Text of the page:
Panasonic Lumix DMC-GF1 dayout in Singapore

Smartphone cameras do a very good job of taking your everyday pictures. So much so that unless it’s a very special occasion, you’d keep your standalone camera at home. That’s been the case with my Panasonic GF1. It has rarely seen daylight save for some birthday celebrations.

A trip to Singapore provided the best excuse to whip out the GF1 to see the type of images it could capture in 2019 – 10 years after its release.

 

GF1 Quick Background

Release date: September 2009

Panasonic DMC-GF1.

The GF1 is a mirror-less interchangeable lens camera from Panasonic that utilised the micro four thirds system.  What was special about the GF1 was that it was the first camera after a line of cameras (DMC-G1,G2,G3,G5) that really felt compact. This was due to an exclusion of the view finder that was found on those models. The camera size, the ability to take close to a DSLR image quality AND being able to swap lenses made the GF1 a dream camera for photography enthusiasts.

 

Singapore

The images below were taken during a trip to the Singapore. The lens used is a 20mm F1.7 prime lens. All images are uncropped. Resolution is at 4000 x 3000.

 

Gardens by the Bay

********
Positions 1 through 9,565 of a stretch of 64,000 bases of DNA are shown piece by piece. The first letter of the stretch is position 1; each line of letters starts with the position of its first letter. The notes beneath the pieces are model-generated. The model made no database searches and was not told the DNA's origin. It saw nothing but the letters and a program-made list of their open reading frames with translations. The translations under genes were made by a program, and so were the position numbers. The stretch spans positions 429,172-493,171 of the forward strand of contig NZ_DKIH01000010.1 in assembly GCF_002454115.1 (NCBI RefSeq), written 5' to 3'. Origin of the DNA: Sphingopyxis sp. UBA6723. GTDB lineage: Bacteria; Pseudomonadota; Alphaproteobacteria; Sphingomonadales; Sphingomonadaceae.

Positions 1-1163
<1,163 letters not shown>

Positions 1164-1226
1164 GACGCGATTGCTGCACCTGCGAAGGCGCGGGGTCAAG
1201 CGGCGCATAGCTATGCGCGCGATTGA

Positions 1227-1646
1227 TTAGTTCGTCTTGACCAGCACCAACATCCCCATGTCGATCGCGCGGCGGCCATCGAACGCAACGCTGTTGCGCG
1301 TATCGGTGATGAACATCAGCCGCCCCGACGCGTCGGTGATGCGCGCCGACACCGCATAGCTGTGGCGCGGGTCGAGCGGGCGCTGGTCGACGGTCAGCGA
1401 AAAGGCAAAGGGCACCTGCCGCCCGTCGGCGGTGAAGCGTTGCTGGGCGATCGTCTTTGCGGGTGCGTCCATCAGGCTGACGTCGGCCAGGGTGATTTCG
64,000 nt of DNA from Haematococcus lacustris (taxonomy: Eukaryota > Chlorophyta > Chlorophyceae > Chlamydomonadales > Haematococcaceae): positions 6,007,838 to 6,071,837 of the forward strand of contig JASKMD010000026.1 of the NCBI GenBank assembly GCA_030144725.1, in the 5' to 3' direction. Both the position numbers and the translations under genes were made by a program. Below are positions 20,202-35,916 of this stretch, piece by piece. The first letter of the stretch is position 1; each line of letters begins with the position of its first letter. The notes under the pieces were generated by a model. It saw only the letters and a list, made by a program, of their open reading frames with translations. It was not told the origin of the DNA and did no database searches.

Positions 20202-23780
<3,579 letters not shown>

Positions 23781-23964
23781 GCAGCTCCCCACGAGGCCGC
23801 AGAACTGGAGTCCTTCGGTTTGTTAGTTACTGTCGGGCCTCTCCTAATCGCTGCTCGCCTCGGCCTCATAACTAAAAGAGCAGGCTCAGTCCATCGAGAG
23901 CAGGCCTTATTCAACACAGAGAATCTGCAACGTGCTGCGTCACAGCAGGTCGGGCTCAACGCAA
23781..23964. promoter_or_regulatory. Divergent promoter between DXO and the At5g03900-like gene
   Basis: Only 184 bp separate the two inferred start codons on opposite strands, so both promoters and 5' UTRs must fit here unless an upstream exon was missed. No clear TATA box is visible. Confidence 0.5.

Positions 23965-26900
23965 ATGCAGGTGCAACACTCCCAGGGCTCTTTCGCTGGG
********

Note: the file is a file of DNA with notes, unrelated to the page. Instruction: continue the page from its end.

Gardens by the Bay is really a sight to behold. It’s just surreal – having a giant waterfall surrounded by lush greenery – which is all man made.  The prime lens was put into good use in this setting especially when you’re surrounded by plants.

 

Zoo

The Singapore Zoo is probably the most renowned zoo in South East Asia. Home to 300 species of animals and covering 26 hectares, the Singapore Zoo is a must visit for tourists. In terms of picture taking opportunities, it was more limited due to the prime lens as I wasn’t able to zoom.

 

City

There weren’t many things that stood out in the city. However, at a rooftop playground in VivoCity, these giant fixtures just shouted ‘take me!’. The remaining were taken in Orchard and Bugis.

 

Take away

I have to say that I came away impressed at some of the images taken. Though without features found on new cameras (i.e optical image stabilisation) the GF1 performed admirably well. Images were sharp, colours were natural and bokeh wasn’t as harsh as I expected it to be. Until I find a more compelling reason to upgrade my camera, I will definitely be keeping the GF1 with me.